Monday, June 7, 2010

Poetry Appreciation for the Unappreciative

For years, as much as I tried, I couldn’t get into poetry. It seemed too formal and unapproachable. Then I heard Funeral Blues by W.H. Auden recited in the movie Four Weddings and a Funeral. It’s hard to hear this and think of it as unapproachable. It gets under your skin. That’s power.


Funeral Blues
W.H. Auden

Stop all the clocks, cut off the telephone,
Prevent the dog from barking with a juicy bone,
Silence the pianos and with muffled drum
Bring out the coffin, let the mourners come.

Let aeroplanes circle moaning overhead
Scribbling on the sky the message He is Dead.
Put crepe bows round the white necks of the public doves,
Let the traffic policemen wear black cotton gloves.

He was my North, my South, my East and West,
My working week and my Sunday rest,
My noon, my midnight, my talk, my song;
I thought that love would last forever: I was wrong.

The stars are not wanted now; put out every one,
Pack up the moon and dismantle the sun,
Pour away the ocean and sweep up the woods;
For nothing now can ever come to any good.

That’s when I realized my problem –poetry is meant to be recited. Poets use words with precision. Poets understand rhythm. When it’s spoken, it takes on dimension that you’d never suspect when you see it on a page.

As soon as I got that, I realized that poetry was all around me. It was part of my every day, not some rare arty thing that existed outside. Yes, I should have realized that song lyrics were poetry, but I didn’t think of them that way until my ears were opened. Being able to sing along didn’t take away its impact.

What Sarah Said
Death Cab for Cutie

I would show the lyrics to What Sarah Said, but unlike Auden's poem, this is still under copyright, and I have to respect that. However, a simple search on the internet will take you to the lyrics. I suggest you take a look, because this song/poem is incredible.


Recently, friend Steven Reigns released a book of his poetry. (Inheritance. Lethe Press) I’m glad I went to the reading, because now as I read his poems, I hear his voice and it brings life to his words. Maybe that’s the key to appreciating poetry - approach it as living art rather than simply words on a page. And when you can, sing along, or even dance, but always let it get under your skin.


  1. As soon as I got that, I realized that poetry was all around me. It was part of my every day, not some rare arty thing that existed outside.

    Hear, hear. Your point about thinking poetry being formal and unapproachable reflects a fairly well accepted mindset in the present time.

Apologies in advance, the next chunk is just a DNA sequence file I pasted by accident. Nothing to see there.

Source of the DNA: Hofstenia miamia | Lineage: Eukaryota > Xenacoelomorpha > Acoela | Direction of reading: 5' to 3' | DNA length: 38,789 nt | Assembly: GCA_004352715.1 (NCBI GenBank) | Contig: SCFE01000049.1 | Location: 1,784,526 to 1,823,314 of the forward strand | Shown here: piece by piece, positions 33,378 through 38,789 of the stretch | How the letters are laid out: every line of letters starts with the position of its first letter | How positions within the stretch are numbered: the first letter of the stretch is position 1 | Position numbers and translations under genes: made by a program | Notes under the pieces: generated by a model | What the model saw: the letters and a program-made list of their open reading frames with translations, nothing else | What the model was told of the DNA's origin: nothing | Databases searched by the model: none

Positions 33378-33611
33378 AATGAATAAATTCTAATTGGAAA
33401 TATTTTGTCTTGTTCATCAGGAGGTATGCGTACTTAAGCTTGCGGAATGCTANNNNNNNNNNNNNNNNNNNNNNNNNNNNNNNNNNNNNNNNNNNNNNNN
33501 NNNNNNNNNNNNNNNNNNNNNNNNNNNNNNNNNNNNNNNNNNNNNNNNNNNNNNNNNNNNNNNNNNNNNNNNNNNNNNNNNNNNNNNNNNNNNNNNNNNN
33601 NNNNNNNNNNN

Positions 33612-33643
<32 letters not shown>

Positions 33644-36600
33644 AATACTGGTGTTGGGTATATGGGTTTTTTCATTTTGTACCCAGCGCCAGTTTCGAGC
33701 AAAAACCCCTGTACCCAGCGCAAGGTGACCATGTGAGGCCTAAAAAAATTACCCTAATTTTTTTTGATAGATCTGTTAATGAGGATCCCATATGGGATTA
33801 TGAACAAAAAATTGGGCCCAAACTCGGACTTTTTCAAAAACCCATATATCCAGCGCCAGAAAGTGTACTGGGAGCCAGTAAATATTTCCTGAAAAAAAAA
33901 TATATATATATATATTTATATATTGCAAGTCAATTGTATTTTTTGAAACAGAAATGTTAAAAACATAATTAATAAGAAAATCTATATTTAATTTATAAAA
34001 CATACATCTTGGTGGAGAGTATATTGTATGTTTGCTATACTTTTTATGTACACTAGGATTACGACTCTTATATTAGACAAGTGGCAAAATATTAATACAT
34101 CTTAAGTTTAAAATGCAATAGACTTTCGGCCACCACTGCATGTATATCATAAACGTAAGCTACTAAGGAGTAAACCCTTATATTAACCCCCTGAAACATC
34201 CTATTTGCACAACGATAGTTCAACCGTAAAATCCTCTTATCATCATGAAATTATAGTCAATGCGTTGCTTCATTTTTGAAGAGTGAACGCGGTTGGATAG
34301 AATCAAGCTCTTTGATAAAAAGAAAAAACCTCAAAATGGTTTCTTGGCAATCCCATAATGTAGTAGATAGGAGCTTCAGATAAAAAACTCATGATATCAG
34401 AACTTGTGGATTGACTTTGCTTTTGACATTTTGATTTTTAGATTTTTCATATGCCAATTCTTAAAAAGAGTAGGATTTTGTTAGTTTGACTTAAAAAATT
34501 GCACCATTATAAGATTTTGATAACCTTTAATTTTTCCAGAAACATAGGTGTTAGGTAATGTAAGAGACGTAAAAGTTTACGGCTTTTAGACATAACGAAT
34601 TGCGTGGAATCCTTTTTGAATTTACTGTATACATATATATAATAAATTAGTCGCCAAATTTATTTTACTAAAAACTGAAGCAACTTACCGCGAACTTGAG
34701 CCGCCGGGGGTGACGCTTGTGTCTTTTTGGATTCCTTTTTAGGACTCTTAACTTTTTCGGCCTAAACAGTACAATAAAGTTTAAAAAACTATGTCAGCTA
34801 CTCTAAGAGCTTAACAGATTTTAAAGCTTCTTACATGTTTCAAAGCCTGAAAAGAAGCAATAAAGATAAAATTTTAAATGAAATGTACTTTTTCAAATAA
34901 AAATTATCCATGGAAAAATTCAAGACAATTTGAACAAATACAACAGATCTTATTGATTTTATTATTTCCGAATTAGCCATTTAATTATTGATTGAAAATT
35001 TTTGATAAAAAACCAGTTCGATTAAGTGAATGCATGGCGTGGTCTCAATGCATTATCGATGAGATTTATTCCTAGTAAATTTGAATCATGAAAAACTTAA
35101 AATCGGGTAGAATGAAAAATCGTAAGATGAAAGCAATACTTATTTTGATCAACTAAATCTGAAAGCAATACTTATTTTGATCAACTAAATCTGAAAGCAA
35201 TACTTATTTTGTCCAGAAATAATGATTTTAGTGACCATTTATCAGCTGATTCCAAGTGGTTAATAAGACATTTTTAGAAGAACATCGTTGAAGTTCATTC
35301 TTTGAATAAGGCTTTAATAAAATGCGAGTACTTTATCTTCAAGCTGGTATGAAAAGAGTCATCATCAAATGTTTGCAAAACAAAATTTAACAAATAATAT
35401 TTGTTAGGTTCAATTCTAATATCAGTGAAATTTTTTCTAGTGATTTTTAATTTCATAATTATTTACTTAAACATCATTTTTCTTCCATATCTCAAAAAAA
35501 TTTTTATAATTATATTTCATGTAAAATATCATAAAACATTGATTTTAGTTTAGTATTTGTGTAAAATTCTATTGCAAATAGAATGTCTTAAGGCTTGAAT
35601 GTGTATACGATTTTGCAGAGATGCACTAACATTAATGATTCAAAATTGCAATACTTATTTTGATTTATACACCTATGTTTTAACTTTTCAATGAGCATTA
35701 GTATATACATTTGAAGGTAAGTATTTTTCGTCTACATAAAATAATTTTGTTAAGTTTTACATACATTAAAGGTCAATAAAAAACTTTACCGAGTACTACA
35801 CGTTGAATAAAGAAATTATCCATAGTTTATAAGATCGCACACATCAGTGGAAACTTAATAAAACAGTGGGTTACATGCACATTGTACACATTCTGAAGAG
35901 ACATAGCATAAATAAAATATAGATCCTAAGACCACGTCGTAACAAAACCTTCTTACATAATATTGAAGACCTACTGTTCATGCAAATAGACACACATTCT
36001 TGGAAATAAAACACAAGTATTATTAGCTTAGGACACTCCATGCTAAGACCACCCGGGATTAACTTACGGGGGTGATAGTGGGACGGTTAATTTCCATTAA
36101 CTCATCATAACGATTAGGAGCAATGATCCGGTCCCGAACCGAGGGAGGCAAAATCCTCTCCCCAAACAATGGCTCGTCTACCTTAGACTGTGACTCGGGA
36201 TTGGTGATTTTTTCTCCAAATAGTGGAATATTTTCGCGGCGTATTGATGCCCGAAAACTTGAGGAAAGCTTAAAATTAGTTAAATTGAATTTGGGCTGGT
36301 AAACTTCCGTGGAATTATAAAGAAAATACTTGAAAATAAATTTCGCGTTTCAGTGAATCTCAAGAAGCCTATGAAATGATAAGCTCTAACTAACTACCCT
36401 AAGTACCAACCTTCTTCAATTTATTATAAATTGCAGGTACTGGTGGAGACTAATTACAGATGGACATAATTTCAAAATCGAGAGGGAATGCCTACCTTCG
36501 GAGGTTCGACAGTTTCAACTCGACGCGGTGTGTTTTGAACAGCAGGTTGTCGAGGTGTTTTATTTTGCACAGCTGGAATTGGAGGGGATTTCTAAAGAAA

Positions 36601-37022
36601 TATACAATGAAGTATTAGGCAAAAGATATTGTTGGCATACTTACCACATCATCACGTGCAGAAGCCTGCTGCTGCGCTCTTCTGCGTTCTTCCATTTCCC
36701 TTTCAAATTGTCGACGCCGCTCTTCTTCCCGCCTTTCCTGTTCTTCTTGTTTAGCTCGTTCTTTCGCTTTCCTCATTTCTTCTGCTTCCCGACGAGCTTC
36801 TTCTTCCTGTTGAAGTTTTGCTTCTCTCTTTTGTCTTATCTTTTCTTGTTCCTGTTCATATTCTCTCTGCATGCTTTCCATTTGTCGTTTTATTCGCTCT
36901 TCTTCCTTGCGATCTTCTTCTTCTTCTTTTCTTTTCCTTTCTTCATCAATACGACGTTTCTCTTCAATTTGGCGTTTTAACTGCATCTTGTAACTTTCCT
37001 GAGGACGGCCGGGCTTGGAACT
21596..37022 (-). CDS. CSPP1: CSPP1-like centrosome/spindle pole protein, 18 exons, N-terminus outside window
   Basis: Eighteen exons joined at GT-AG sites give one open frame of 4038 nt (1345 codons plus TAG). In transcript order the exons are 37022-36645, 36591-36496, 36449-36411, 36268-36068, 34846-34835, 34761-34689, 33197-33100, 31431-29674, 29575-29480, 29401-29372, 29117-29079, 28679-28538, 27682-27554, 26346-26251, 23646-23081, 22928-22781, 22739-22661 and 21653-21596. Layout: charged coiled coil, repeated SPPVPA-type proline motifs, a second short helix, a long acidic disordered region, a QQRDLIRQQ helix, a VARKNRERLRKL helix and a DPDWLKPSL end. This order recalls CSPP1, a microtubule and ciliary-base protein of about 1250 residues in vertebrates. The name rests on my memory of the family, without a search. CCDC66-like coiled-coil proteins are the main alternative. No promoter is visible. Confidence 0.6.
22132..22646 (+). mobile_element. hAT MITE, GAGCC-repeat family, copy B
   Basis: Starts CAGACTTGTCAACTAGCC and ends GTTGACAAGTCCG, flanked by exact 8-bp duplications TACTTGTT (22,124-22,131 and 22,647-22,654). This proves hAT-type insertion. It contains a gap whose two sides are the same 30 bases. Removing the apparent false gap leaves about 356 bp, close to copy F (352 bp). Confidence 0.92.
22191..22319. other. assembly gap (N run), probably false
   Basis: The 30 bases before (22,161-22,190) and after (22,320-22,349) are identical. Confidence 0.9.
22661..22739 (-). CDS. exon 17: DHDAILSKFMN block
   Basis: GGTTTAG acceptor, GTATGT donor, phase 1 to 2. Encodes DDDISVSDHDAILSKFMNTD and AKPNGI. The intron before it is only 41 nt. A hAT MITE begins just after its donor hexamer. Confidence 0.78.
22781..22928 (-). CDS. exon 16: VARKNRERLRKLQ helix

Poetry should be alive and vibrant, like the Auden poem you shared and those very intense lyrics.

    I love poetry that comes from the heart, that "gets under your skin," that grabs you immediately, but also begs further reflection.

    Great post.


  2. Hi Kathleen!

    When I read your Auden poem it made me run to look at the lyrics to Aimee Mann's "Satellite". I think she must have been an Auden fan.

    I've also had some difficulty getting into poetry. I find when I like it, its the best, but its hard to find the ones I like. I think writing poetry is a valuable thing for a prose writer because it forces us to think about the sound of language. For instance the beginning of Robbie Robertson's song "The Night They Drove Old Dixie Down":

    "Virgil Caine is the name
    and I served on the Danville train.
    'Till Stoneman's cavalry came
    and they tore up the tracks again.
    In the winter of '65
    we were hungry just barely alive.
    By May the 10th Richmond had fell
    It's a time I remember oh so well."

    That is so perfect. You could start a story with it. It has everything. And its rock n roll!

    It has a beat and you can dance to it.


  3. Hi, Kathleen,

    I think that for too many people, "poetry" is something that you study in high school, written by dead white guys. A lot of "classic" poetry is so formal and stylized that it's not surprising people hate it.

    When I was in junior high, we had a requirement in English class called "recitation". We would have to learn a poem and then recite it to the class--and we had free reign as to what poem we chose.

    I found, and learned, some of my favorite poems back then. Like Sarah Teasdale's "Barter":

    Spend all you have for loveliness;
    Buy it and never count the cost.
    For one white singing hour of peace
    Count many a year of strife well lost,
    And for a breath of ecstasy,
    Give all you have been, or could be.

    That poem strongly shaped my world view, also.

    Thanks for sharing some wonderful verse (I really like the song lyrics. I don't know any music older than the 1980's!)


  4. Kathleen,

    Thank you. The whole point of poetry is that it should be heard and not read.

    At our local poetry readings you can feel the vibrancy of those words which just look like black print on the white page when you're reading them at home.

    To quote one of my favourite song lyrics: it's a kinda magic.



  5. Ash - So I know one thing about poetry! That's more than I thought.

    Lisabet - Wow. I've never read that one before.


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